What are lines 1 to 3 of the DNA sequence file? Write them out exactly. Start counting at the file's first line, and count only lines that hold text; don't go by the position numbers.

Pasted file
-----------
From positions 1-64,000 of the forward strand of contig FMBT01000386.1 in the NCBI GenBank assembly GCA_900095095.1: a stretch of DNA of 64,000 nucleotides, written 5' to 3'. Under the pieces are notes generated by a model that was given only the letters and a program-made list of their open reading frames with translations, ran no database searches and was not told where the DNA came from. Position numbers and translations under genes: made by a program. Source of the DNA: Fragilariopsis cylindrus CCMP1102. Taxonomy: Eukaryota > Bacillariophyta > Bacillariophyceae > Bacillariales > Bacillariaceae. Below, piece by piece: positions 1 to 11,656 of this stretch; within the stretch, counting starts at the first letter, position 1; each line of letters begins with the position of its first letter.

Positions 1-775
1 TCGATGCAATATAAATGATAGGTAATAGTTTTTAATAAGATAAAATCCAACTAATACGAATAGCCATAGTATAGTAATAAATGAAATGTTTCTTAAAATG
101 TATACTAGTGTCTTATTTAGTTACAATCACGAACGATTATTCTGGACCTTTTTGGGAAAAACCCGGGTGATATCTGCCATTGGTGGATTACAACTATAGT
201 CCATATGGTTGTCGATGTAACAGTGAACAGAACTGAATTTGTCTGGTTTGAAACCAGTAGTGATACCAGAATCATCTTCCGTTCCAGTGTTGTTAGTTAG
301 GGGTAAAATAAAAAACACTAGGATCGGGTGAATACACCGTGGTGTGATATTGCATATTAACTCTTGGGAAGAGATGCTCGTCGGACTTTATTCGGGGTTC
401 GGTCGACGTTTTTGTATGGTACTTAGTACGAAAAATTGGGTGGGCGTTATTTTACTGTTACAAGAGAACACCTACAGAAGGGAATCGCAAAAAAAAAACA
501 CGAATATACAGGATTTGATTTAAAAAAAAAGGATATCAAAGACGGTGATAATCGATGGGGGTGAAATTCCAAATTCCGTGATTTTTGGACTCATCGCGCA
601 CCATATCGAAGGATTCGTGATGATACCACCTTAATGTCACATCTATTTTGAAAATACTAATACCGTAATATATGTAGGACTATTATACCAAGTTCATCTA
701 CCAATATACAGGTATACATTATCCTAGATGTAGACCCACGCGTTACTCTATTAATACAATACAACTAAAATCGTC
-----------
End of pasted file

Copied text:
From positions 1-64,000 of the forward strand of contig FMBT01000386.1 in the NCBI GenBank assembly GCA_900095095.1: a stretch of DNA of 64,000 nucleotides, written 5' to 3'. Under the pieces are notes generated by a model that was given only the letters and a program-made list of their open reading frames with translations, ran no database searches and was not told where the DNA came from. Position numbers and translations under genes: made by a program. Source of the DNA: Fragilariopsis cylindrus CCMP1102. Taxonomy: Eukaryota > Bacillariophyta > Bacillariophyceae > Bacillariales > Bacillariaceae. Below, piece by piece: positions 1 to 11,656 of this stretch; within the stretch, counting starts at the first letter, position 1; each line of letters begins with the position of its first letter.

Positions 1-775
1 TCGATGCAATATAAATGATAGGTAATAGTTTTTAATAAGATAAAATCCAACTAATACGAATAGCCATAGTATAGTAATAAATGAAATGTTTCTTAAAATG